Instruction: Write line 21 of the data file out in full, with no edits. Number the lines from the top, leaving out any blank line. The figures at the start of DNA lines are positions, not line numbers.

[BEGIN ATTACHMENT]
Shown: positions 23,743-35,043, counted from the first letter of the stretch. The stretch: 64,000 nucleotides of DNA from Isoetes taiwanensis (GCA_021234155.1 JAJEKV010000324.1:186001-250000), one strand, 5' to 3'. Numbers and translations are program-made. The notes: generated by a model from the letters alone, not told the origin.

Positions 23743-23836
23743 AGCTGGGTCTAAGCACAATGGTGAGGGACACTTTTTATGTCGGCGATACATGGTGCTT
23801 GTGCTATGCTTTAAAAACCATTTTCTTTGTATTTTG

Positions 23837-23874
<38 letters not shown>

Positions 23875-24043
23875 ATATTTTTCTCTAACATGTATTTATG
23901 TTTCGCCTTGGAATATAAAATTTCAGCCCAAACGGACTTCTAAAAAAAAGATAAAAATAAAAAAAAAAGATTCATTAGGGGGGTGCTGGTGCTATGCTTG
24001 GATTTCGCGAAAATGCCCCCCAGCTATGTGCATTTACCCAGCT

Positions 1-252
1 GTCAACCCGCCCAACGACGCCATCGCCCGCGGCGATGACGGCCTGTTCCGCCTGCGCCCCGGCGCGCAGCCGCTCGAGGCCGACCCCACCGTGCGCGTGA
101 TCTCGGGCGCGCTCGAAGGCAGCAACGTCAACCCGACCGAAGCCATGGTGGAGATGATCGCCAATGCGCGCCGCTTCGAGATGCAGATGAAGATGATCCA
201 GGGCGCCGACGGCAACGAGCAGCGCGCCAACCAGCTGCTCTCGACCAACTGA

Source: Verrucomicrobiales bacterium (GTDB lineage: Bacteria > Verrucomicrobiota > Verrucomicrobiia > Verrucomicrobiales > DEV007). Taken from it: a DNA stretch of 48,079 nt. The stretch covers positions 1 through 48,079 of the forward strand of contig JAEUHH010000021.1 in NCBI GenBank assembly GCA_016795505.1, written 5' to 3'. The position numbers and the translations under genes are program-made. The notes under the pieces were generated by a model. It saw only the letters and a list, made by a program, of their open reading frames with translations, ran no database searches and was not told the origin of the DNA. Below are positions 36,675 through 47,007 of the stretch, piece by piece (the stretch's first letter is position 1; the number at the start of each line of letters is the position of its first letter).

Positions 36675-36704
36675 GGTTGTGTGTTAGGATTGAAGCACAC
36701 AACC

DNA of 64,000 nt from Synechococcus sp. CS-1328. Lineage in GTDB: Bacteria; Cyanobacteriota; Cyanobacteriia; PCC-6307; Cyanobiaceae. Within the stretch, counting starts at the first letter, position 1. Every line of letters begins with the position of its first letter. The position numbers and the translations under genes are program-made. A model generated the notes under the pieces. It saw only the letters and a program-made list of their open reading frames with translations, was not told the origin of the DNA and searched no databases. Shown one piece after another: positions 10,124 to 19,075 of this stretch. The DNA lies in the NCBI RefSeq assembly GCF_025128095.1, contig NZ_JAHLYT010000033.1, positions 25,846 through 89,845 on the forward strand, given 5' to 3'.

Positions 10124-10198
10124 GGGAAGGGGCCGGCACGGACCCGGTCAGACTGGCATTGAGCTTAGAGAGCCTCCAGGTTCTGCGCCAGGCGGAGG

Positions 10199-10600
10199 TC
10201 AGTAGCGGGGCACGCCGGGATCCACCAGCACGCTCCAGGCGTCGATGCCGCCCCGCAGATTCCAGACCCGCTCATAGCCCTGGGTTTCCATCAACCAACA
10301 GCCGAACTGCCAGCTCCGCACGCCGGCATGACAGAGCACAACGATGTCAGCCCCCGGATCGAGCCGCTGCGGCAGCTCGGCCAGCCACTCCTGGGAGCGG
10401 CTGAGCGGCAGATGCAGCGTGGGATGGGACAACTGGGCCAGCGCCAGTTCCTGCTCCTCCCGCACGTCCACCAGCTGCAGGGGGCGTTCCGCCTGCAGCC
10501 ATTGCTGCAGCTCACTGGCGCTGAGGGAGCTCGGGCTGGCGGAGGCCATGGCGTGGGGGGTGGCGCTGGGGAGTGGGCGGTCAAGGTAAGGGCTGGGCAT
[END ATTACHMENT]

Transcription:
10124 GGGAAGGGGCCGGCACGGACCCGGTCAGACTGGCATTGAGCTTAGAGAGCCTCCAGGTTCTGCGCCAGGCGGAGG